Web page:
This list is by no means exhaustive, but in addition to the aforementioned stories, it does reflect on a decade of being and becoming, of realization and revolution, of radical Black movement and possibilities.
The State of Georgia Executed Troy Davis
On September 22, 2011, Troy Davis, 49, was executed by the State of Georgia—even though evidence pointed to his innocence in the 1989 shooting death of police officer Mark MacPhail.
In the last hours before his execution, his legal defense team petitioned the Georgia Supreme Court to spare his life; the Court denied the request. His team then took the fight to the United States Supreme Court, who after deliberating for over five hours, also refused to grant a stay of execution.
Before the State of Georgia lynched Davis, he said these final words:
“Despite the situation that you’re in. I’m not the one who did it. The incident that night was not my fault. I did not have a gun. I am sorry for your loss, but I did not personally kill your son, father, brother, I am innocent. To my friends, I urge you to continue to fight, look deeper into this case to find the truth. For those about to take my life, may God have mercy on your souls; may God bless your souls.”
Davis’ death highlighted even more the inhumanity of the death penalty, and amplified the work of such organizations as the Equal Justice Initiative.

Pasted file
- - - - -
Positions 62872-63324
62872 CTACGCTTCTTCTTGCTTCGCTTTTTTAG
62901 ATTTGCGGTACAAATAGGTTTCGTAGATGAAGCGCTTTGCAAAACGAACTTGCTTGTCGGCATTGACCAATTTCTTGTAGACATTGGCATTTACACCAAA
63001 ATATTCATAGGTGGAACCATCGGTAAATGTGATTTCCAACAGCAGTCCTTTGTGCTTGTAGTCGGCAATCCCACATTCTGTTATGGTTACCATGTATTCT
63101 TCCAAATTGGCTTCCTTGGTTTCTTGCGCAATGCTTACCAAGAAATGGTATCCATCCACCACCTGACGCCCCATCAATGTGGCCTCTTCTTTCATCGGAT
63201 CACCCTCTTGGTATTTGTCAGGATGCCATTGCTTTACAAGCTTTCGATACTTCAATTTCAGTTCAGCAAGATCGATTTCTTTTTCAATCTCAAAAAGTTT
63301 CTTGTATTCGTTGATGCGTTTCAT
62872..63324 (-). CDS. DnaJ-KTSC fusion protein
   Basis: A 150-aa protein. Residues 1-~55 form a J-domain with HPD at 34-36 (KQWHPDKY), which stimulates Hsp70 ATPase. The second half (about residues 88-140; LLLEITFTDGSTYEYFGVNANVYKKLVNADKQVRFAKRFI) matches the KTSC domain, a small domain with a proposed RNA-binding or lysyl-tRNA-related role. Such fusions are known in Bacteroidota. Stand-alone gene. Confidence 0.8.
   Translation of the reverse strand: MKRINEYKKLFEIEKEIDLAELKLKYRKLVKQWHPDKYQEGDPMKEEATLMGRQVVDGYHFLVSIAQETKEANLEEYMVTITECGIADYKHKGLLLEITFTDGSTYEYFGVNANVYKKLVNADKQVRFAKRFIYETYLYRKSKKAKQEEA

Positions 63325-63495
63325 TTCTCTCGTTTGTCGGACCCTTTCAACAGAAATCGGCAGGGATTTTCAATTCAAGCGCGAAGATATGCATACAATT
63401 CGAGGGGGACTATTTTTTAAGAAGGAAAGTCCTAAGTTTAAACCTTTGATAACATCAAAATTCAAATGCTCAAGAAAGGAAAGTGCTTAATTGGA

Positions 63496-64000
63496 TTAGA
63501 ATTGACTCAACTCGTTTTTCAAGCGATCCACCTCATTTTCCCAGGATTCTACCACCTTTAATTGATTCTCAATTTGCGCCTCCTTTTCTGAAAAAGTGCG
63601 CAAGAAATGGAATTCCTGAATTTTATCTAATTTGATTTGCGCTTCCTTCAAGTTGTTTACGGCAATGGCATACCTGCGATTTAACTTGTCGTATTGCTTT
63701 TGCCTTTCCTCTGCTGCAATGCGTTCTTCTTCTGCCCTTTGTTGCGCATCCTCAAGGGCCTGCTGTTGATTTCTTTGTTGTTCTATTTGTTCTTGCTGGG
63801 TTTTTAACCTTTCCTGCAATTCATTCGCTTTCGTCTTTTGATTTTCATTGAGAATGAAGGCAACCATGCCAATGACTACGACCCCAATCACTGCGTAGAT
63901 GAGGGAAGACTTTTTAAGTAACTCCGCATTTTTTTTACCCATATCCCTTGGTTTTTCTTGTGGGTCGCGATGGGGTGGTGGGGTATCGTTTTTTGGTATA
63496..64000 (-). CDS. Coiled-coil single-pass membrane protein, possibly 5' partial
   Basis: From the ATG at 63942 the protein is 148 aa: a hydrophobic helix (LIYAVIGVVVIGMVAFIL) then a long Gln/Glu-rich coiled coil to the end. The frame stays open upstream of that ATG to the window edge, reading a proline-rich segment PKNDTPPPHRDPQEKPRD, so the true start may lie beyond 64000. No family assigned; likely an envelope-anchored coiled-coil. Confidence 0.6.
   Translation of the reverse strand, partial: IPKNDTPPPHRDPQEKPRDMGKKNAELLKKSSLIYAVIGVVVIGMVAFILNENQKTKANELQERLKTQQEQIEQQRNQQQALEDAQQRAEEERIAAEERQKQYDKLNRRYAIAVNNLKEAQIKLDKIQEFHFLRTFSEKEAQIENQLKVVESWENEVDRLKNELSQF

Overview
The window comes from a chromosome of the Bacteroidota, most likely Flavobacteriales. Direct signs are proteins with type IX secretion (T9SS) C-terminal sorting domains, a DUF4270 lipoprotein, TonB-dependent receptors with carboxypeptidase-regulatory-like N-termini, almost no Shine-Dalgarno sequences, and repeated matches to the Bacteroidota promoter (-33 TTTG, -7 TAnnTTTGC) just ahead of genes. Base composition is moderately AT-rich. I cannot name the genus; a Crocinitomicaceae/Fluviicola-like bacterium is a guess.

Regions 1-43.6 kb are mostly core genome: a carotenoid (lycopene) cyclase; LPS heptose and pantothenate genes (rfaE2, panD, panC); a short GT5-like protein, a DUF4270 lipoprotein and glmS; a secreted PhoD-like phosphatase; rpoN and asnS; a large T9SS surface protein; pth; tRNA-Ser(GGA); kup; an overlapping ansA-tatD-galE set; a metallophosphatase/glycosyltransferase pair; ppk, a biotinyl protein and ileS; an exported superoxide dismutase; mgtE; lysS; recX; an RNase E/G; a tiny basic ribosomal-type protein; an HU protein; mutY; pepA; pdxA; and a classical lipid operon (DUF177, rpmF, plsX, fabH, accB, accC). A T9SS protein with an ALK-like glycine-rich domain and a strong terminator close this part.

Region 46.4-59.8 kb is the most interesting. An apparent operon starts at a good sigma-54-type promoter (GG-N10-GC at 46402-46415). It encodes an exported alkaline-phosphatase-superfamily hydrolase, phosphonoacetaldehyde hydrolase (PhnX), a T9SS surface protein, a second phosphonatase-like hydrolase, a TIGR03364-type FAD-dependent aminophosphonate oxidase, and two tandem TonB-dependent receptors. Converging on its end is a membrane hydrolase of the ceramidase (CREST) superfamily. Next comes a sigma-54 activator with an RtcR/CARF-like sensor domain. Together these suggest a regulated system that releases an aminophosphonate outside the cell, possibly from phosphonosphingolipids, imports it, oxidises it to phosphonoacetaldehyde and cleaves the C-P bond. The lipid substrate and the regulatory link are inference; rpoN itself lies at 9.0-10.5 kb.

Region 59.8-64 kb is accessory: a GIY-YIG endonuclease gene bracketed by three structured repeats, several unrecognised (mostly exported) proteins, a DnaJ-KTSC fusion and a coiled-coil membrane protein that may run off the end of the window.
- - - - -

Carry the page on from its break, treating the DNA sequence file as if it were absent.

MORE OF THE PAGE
Occupy Wall Street
New York City’s Zuccotti Park became the birthplace of an anti-capitalism uprising on September 17, 2011 with the emergence of Occupy Wall Street. And the effects of the populist movement on U.S. politics can still be felt today. During the advent of Occupy, the wealthiest one percent of the population controlled nearly 20 percent of national income; today that number is 40 percent, according to economist Edward N. Wolff.
The small group of protesters camping out in NYC’s financial district called out not just the one percent of the wealthiest people in the U.S., but also the wealthiest 0.1 percent, who own more wealth than the bottom 90 percent combined. As the number of the self-proclaimed 99 percent encamped at Zuccotti Park swelled into the hundreds, clashes with police increased. According to documents uncovered by the Partnership for Civil Justice Fund, the FBI—as part of the Domestic Security Alliance Council—investigated Occupy as a potential terrorist threat.